He started the game by retiring 17 of the first 18 Athletics who came to the plate, the only blemish being a fourth-inning walk to Marcus Semien. While he was taking a no-hitter into the sixth, though, Oakland lefty Jesus Luzardo had a one-hitter through his first six innings (allowing only a Jonathan Davis single in the third).
Shoemaker’s no-hit bid ended with two out in the sixth when Semien took him deep, and that would be enough for Oakland, though they added on in the eighth on Sean Murphy’s two-run homer (with a hit batsman was aboard).
Reese McGuire had a pinch-hit single in the ninth off Oakland closer (and former Blue Jay) Liam Hendriks, which gave each team a grand total of two hits. A complete-game two-hitter — but a loss — for Shoemaker, as the A’s took the opener, 3-0.
The Blue Jays had many more chances to score in the next game, but couldn’t take advantage, going just 1-for-10 with runners in scoring position. The only hit in there was an RBI single by Teoscar Hernandez with two on and two out in the sixth – a rarity, as his batting average continues to sit below .200 in the sim, along with Rowdy Tellez – that cut Oakland’s lead to 3-1 at the time. That lead was built on a Matt Chapman RBI double and a two-run homer by Ramon Laureano.
There looked to be a rally in the top of the eighth, as the Blue Jays loaded the bases with one out on three Jake Diekman walks, but Joakim Soria came in to put out the fire.
It was a rough day for Bichette, who made two errors, struck out twice and hit into a double play. The Blue Jays fell, 5-1, and would once again go into the final game of a series looking to avoid being swept.
With Thornton on the mound against Oakland righty Frankie Montas in the Sunday afternoon finale, Bichette wasn’t in the starting lineup for the first time this season. Joe Panik – one of only two Blue Jays with an OPS over .800 in the simulation (no one is over .812) – played shortstop for the first time in his MLB career and wound up fielding the position flawlessly, having had only two balls hit his way all day.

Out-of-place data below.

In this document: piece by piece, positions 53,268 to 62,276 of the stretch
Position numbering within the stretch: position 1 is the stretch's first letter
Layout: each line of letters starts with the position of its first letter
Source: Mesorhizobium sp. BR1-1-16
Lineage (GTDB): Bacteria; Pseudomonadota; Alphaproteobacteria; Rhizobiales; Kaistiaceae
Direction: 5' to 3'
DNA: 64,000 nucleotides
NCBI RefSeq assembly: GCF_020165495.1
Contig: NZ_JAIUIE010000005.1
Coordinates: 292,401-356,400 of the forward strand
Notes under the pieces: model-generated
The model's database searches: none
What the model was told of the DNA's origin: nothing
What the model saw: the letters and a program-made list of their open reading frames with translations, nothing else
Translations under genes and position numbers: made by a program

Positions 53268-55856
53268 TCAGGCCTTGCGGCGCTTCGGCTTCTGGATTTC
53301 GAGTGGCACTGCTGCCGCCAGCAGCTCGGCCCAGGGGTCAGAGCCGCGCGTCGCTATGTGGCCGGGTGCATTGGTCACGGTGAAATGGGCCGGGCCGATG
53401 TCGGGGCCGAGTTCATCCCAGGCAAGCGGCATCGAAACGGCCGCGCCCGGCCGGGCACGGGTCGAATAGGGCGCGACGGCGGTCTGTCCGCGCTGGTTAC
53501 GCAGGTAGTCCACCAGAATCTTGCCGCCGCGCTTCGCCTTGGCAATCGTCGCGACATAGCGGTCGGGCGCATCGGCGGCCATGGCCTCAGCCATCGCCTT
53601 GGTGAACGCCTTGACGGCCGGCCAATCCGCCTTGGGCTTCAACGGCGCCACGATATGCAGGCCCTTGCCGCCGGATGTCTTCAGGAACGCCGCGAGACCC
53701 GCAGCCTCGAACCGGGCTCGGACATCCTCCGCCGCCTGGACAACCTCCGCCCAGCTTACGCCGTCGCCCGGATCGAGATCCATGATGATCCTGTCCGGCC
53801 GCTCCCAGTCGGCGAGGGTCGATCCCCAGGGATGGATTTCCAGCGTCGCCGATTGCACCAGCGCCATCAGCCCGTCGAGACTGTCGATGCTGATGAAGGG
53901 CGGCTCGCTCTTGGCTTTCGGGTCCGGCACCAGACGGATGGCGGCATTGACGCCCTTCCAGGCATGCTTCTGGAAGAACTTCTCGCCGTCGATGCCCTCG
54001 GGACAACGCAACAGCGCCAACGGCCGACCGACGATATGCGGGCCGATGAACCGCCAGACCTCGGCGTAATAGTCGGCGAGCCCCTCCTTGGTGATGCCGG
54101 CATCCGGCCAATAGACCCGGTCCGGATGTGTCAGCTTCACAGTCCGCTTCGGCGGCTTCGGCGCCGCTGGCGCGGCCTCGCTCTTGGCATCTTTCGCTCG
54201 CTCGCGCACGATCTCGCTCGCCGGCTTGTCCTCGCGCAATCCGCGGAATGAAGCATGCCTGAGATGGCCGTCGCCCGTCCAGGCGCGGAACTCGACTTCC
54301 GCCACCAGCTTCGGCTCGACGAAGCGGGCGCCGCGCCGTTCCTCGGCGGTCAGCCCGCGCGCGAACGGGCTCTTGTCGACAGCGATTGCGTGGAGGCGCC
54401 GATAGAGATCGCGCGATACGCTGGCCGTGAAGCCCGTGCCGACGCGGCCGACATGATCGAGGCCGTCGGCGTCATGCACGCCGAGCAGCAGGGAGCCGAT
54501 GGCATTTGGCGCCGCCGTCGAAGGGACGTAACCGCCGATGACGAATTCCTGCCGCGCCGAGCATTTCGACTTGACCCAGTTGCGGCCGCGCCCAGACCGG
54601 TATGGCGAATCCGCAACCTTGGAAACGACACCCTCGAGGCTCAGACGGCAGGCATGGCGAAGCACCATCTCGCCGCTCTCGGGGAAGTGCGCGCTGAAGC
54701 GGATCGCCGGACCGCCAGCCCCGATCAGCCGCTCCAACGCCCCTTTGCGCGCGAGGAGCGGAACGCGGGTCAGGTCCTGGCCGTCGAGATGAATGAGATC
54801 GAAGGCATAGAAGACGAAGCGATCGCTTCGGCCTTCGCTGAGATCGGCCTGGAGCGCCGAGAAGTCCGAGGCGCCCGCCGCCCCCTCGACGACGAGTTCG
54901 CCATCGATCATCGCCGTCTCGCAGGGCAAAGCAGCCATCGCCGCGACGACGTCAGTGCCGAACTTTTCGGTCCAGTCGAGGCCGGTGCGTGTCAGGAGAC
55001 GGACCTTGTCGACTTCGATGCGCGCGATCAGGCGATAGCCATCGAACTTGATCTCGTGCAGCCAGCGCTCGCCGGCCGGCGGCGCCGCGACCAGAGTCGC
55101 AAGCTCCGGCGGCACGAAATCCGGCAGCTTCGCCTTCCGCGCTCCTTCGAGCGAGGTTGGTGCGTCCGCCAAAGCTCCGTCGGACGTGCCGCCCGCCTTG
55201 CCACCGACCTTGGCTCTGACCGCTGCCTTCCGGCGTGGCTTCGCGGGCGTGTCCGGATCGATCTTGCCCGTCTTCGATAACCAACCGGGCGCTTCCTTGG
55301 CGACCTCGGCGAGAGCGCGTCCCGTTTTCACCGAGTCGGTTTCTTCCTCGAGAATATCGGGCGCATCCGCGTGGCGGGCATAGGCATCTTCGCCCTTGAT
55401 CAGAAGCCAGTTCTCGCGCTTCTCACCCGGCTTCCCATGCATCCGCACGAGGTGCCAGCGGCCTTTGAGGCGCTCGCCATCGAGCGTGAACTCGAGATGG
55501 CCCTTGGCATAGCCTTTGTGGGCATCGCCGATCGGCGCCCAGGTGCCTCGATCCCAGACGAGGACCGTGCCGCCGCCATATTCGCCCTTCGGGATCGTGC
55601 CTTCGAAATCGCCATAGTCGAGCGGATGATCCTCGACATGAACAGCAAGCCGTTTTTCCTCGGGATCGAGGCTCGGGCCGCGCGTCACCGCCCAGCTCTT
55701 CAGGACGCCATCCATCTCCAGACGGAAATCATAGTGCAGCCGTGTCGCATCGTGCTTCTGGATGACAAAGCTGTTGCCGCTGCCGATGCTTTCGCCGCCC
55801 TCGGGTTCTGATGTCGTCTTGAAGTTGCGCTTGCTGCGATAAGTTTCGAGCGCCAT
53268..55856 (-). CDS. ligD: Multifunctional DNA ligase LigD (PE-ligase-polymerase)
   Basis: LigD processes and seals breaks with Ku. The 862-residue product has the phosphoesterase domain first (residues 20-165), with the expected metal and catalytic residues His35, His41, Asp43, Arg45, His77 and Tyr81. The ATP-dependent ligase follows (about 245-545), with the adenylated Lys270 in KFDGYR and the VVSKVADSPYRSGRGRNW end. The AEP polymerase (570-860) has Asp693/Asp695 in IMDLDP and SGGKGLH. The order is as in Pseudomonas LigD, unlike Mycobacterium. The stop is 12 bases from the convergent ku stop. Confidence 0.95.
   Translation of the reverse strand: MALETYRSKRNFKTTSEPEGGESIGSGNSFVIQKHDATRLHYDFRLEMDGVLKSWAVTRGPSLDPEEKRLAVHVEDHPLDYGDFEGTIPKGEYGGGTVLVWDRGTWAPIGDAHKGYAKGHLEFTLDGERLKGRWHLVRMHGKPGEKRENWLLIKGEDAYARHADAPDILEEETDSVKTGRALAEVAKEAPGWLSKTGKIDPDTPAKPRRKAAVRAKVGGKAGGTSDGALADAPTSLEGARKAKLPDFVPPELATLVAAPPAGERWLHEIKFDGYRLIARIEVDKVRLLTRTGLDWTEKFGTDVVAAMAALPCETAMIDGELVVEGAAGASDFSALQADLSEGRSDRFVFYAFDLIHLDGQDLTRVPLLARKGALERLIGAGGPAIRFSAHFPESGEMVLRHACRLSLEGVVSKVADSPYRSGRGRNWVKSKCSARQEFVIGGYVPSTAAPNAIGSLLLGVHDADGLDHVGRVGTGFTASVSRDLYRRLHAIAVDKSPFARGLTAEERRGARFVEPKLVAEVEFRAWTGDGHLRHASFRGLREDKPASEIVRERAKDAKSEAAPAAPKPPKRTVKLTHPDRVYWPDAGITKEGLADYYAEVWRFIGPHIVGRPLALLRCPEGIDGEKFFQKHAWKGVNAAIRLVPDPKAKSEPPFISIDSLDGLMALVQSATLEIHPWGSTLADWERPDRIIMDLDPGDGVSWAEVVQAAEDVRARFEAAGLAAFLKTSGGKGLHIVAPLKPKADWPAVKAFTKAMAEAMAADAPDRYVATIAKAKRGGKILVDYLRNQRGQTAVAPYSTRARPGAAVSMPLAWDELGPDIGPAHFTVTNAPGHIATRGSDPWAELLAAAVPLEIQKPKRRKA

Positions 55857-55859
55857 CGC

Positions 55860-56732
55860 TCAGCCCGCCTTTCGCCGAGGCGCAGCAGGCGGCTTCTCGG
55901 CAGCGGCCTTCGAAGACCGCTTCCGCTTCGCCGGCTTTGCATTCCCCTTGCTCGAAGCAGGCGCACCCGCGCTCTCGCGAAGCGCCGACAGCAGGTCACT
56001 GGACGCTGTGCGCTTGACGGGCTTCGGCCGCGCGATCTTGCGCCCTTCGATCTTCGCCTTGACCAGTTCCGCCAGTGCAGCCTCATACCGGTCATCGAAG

For the first time over the weekend series, the Blue Jays had a lead! They loaded the bases with one out in the fourth and, after Hernandez struck out, McGuire delivered the big hit they’d been looking for for days, a double to right field. Two runners scored, but Travis Shaw was thrown out at the plate trying to make it three, ending the inning. Still, the Jays took a 2-0 lead and Thornton was dealing. Oakland got a Semien single to lead off the first inning, but didn’t get another hit until the sixth.
The sixth was an issue, though. Semien walked to lead it off, and after a Chapman groundout moved him over, Matt Olson tied the game with a massive home run to deep centre. Thornton then walked Khris Davis and was done for the day, with Wilmer Font taking over.
In 13 prior appearances this season, Font had been outstanding, posting a 1.53 ERA and a 1.13 WHIP over 17 2/3 innings of work. But this wasn’t a good day for him.
Mark Canha greeted the Jays’ righty with a double to drive in Khris Davis and give Oakland the lead. After a flyout, Font gave up two more singles, the second scoring Canha, before striking out Chad Pinder to end the inning.
The Blue Jays had one more gasp in them, though, as Hernandez led off the ninth with a double off Hendriks. One out later, a rare error by Chapman put the tying run on base.
With Brandon Drury scheduled to hit, the call went instead to Bichette, who came to the plate as the go-ahead run and…popped out. He still leads the team in runs scored and doubles, is tied for the lead in home runs (nine, with Tellez) and is third in OPS. Don’t get me wrong, Bichette has clearly been one of the shining lights in the simulation. He just had a rough couple of days.
The Blue Jays still had one shot left, but Hendriks struck out Biggio to end the game and complete the Oakland sweep with a 4-2 win.
It’s been a rough start to the road trip, as the Jays scored just three runs total over the three-game series in Oakland, hitting a collective .172 as a team to fall to 16-24, which is only slightly better than a 100-loss pace.
This week, the schedule takes the Blue Jays through the central time zone, with three games in Texas followed by four on the south side of Chicago.
Each game is being simulated on the day it was supposed to have been played, usually around late afternoon for scheduled night games, early afternoon for day games – follow along every day on Twitter @wilnerness590 to “watch” the simulated season until (if) the real thing gets started!